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Phoenix Ordinance Punishes Artistic Freedom with Threat of Jail Time
Let's play a game. I'll give you a quote, you try to determine who said it.
"The answer is simple, and timeless: a free society is based on the principle that each and every individual has the right to decide what art or entertainment he or she wants—or does not want—to receive or create. Once you allow the government to censor someone else, you cede to it the power to censor you, or something you like. Censorship is like poison gas: a powerful weapon that can harm you when the wind shifts. Freedom of expression for ourselves requires freedom of expression for others. It is at the very heart of our democracy."
If you think it was one of the Founding Fathers, not quite. If you guessed an attorney at Alliance Defending Freedom, no…though one said that he "couldn't agree more" with the statement. The correct answer is more surprising.
In fact, the quote comes from the American Civil Liberties Union. The idea in that paragraph is spot on.
Unfortunately, the ACLU doesn't live up to their own statement.
You see, in the case of Brush & Nib Studio v. City of Phoenix, the ACLU has asked to file a friend-of-the-court-brief in opposition to the artistic freedom of two artists.
Here's the background on the case:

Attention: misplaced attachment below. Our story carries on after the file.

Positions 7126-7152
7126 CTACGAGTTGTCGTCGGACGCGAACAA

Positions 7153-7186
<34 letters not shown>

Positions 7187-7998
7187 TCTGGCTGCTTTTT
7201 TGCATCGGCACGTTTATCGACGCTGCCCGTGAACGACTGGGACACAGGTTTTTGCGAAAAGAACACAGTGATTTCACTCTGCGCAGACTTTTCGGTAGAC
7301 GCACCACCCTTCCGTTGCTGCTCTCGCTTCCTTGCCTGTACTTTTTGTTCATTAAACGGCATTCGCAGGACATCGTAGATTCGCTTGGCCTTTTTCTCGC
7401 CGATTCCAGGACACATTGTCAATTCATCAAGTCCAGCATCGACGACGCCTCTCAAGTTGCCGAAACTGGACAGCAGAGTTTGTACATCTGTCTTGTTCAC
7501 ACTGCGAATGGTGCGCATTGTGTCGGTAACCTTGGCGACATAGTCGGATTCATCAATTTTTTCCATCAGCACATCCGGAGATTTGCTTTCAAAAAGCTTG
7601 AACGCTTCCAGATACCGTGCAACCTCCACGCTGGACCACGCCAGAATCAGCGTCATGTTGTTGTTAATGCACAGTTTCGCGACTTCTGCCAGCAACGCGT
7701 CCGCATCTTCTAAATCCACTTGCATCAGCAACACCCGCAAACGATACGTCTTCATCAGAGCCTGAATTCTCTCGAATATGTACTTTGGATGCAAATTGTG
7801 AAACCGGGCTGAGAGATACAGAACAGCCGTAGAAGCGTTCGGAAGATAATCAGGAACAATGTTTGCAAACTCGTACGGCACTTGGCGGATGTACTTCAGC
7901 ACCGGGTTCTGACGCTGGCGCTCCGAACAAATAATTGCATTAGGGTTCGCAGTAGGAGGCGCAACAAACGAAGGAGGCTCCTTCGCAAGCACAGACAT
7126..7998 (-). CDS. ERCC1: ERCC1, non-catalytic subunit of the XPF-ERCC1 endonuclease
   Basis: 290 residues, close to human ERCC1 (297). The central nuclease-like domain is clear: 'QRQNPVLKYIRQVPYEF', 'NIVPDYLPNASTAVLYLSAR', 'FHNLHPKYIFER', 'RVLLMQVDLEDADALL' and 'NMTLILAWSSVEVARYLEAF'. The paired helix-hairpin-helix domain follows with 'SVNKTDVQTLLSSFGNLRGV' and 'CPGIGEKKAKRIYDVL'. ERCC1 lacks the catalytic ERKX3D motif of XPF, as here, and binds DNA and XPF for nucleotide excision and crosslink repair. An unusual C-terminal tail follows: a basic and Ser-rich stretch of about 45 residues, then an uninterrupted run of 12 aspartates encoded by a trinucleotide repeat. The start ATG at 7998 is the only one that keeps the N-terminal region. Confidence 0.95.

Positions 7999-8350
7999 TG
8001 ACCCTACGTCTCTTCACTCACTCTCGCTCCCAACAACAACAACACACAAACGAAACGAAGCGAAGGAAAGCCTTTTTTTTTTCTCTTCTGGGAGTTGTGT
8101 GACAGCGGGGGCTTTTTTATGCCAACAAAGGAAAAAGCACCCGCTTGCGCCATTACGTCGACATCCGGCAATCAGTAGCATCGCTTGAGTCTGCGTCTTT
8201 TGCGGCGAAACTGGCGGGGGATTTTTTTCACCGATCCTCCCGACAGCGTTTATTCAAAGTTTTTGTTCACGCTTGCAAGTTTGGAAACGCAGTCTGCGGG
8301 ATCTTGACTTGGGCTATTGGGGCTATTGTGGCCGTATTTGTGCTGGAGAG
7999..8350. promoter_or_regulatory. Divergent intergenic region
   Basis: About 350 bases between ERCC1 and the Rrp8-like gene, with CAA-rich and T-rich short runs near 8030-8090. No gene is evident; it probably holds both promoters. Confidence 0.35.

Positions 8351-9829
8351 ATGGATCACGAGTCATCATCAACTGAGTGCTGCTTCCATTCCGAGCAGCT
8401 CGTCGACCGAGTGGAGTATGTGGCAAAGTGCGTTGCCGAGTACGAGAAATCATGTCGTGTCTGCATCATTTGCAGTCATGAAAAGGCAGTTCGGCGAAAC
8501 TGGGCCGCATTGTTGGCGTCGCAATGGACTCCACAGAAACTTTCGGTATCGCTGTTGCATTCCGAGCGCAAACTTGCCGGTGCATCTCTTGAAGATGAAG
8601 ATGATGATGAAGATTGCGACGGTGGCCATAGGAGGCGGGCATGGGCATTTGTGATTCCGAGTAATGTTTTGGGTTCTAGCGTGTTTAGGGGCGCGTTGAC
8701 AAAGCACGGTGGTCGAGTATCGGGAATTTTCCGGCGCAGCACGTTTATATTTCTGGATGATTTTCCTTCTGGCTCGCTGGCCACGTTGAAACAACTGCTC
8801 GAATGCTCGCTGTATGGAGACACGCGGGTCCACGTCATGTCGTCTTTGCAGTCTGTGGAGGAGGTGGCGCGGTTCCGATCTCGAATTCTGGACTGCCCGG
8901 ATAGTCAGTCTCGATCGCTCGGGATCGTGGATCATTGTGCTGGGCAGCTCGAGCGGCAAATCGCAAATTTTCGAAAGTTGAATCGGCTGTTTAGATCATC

"A Phoenix art studio that specializes in hand-painting, hand-lettering, and calligraphy for weddings and other events is challenging a city ordinance that forces the studio’s two young female owners to use their artistic talents to promote same-sex ceremonies. The ordinance also forbids them from publicly expressing the Christian beliefs that prevent them from doing so and that require them to create art celebrating only marriages between one man and one woman."
Back to the ACLU: What about these young artists disqualifies them from "each and every individual" that "has the right to decide what art or entertainment he or she wants—or does not want—to receive or create"?
That the ACLU would ask to file a brief against the artists is plainly hypocritical. Here's how ADF Senior Counsel Jeremy Tedesco reacted to the ACLU's good statement above and their bad position against Brush & Nib:
"We couldn’t agree more with the ACLU’s statement on this, but we couldn’t disagree more with the completely contradictory position they are taking with regard to Joanna and Breanna. It seems the ACLU prefers to be selective in who it thinks ought to be free and who ought to be punished for their views. Phoenix officials are playing favorites, too, and we are asking the appeals court to ensure that they respect our clients’ artistic freedom and freedom of speech for the duration of this lawsuit. It’s our hope that the city will respect it permanently for all artists, regardless of the political or religious views that they hold."
Here's hoping the court will agree with the ACLU's online statement on artistic freedom and not the position they have chosen to take against artists in Phoenix.
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